Collaboration agreements can turn competitors into contractually-controlled allies. Whether the scope of the project spans from initial lab scale-up, formulation development and stability testing through to obtaining regulatory approval; or to the much more focused compilation and on-licensing of technical files for use in registration dossiers, a well-structured Collaboration Agreement should allow for a dynamic alliance, while protecting valuable product rights and market access.

Contracting Parties

It is vital that the collaboration agreement is entered into between the correct contracting parties – that is to say, between the entities that actually own (or have full rights to use and exploit) the relevant intellectual property. A good example of where this can become an issue is when partnering with a university spin-out: in most cases, the intellectual property will be owned by the university and not by the spin-out body. Carrying out some legal due diligence before an agreement is negotiated can save a lot of time.

Agreeing the Scope

Defining what the parties want to achieve is the backbone of any collaboration agreement. At the outset, it is worth considering whether the development plan is to be fluid in nature and pitched in terms of ‘reasonable endeavours’ to reach an end point or to be more rigid, with fixed key milestones, target timeframes, defined project phases and quality standards.

It is worth considering what should happen if the development plan is not adhered to: for instance, what should happen if regulatory approvals are not obtained or commercial launch deadlines are not met? Either party may wish to include a right to terminate the agreement if certain goals aren’t met.

Managing the Project

It is not uncommon for joint steering committees to be appointed to manage the project. The drawback with such decision making is that development can grind to a halt because of the need for unanimity or the lack of clarity as to who controls which elements. To avoid this, it is worth considering the right to a casting vote in certain circumstances.

Intellectual Property

Intellectual Property is of critical importance. The parties generally agree to bring together their existing know-how, intellectual property and technology (known as ‘background IP’) with a view to creating new know-how, IP or technology (‘foreground IP’). This is typically a complex area, but here some of the issues to bear in mind:

  • Licensing background IP. In many cases, one party will need a full and ongoing licence from an IP-owning party to use and exploit the background IP for the project and also to make full use of foreground IP (which is usually dependent on background IP). It is essential to consider the nature of such a licence: should it be royalty bearing? exclusive? transferable? Should there be restrictions in terms of duration, territories and use?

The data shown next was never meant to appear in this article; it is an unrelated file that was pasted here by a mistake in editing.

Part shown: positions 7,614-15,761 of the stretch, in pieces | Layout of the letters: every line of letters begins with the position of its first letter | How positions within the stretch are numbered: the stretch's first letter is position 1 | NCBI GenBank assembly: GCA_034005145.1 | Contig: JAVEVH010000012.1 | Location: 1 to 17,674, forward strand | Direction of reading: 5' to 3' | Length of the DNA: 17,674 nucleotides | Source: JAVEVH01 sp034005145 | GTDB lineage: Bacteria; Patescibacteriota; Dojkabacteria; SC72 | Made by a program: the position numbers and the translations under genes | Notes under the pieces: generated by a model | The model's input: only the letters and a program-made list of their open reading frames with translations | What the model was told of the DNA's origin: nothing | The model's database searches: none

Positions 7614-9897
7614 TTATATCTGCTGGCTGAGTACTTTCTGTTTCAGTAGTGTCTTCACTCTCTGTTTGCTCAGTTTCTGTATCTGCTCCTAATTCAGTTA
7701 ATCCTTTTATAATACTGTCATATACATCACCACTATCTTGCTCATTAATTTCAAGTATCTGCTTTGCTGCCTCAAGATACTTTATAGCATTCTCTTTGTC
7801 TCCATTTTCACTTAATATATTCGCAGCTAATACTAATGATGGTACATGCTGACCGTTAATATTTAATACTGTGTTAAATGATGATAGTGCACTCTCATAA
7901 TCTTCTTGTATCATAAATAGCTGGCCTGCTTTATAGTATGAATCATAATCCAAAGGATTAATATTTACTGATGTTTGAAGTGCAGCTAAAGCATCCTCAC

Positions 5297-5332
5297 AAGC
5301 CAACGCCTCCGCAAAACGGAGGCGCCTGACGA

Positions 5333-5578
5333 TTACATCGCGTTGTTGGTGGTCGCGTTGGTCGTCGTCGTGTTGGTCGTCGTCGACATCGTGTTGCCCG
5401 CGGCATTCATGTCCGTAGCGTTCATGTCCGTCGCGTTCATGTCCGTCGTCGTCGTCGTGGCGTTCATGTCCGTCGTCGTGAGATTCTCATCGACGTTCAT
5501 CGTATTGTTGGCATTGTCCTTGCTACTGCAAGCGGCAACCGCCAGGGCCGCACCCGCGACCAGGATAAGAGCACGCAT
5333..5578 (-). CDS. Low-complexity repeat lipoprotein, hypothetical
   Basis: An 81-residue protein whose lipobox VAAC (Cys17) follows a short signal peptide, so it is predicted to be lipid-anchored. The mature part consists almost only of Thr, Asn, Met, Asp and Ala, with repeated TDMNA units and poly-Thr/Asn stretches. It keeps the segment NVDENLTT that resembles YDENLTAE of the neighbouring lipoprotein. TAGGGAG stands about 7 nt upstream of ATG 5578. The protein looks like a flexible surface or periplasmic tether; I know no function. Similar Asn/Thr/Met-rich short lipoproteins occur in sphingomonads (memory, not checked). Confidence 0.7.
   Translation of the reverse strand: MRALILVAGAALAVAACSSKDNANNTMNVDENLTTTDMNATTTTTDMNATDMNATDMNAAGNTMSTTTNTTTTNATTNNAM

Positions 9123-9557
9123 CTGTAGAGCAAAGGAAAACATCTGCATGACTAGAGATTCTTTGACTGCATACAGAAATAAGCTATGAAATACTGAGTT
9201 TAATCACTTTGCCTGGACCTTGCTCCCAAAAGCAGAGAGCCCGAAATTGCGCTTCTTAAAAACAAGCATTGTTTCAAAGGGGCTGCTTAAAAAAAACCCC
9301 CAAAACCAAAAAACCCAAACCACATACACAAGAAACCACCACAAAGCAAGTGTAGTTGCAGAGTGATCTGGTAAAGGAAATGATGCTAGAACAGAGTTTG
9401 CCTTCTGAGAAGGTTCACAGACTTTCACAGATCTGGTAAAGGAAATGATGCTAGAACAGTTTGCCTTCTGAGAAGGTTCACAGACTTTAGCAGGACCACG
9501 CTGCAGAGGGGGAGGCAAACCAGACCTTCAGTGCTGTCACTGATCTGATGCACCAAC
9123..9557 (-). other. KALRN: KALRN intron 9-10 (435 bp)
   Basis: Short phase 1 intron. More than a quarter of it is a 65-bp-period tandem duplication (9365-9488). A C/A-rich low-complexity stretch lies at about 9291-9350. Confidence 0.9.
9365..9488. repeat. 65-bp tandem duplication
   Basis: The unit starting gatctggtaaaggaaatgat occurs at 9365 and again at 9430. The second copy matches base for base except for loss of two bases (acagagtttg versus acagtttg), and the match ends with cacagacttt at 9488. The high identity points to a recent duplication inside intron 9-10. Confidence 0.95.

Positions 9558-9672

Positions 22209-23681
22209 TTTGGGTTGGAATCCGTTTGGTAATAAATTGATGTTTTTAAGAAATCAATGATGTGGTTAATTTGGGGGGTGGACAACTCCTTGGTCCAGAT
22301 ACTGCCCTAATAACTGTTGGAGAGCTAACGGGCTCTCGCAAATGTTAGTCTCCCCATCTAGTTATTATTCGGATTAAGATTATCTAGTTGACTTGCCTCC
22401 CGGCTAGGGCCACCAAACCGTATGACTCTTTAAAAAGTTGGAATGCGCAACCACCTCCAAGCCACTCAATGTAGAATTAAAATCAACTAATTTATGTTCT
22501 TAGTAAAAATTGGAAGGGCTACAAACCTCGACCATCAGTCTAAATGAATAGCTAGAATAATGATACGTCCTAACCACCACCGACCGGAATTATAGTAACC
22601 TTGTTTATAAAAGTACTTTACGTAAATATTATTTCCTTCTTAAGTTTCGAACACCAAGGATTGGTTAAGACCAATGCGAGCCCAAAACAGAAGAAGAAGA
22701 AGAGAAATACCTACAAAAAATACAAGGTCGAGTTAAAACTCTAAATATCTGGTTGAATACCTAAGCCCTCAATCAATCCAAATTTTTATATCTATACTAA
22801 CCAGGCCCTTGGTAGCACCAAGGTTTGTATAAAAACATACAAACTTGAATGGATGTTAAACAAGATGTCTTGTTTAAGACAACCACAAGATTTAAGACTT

• Ownership of foreground IP. Where parties are jointly responsible for creating foreground IP, the key question is: who owns it? Joint ownership is generally to be avoided. In practice, it is preferable that one party has outright ownership and grants a full and ongoing licence to the other party. The issue of ownership will invariably be dictated by the respective bargaining positions and the nature of the project.

Regulatory and Patents

Collaboration agreements should be clear about what happens, for example, in the case of an adverse event report, and in the allocation of responsibility and costs in respect of obtaining and maintaining regulatory approval. Similarly, there should be clear allocation of responsibility and costs in respect of filing and maintaining patents for new developments, and for the prosecution, settlement and enforcement of patent and other IP rights, and infringement claims.

Looking to the future

It is not unusual for a party to a collaboration agreement to be acquired or to be the subject of future inward investment during the lifetime of the agreement. The agreement should be structured in such a way that potential mergers and acquisitions can be explored. It is sensible to address ‘change of control’ issues and whether this will have a bearing on the project, particularly in the case where an acquirer or investor happens to be a competitor.

It is worth noting that anti-bribery provisions in collaboration agreements are becoming ever more complex. This reflects the multi-jurisdictional nature of such projects, where the more stringent anti-bribery regulations will generally prevail. A good example of this is where an Irish company enters into a collaborative venture with a UK counterpart: it is generally the case that the Irish company will have to comply with the standard anti-bribery provisions of the UK partner.

What should you do?

Having dealt with many collaboration agreements across a wide range of industries, we find that anticipating and dealing with these key terms appropriately in a formal agreement can be critical to the success of a project. We have experience in helping clients to identify their key issues and our advice would be to plan ahead, anticipate the ‘road-bumps’ and thrash out the difficult issues before you begin!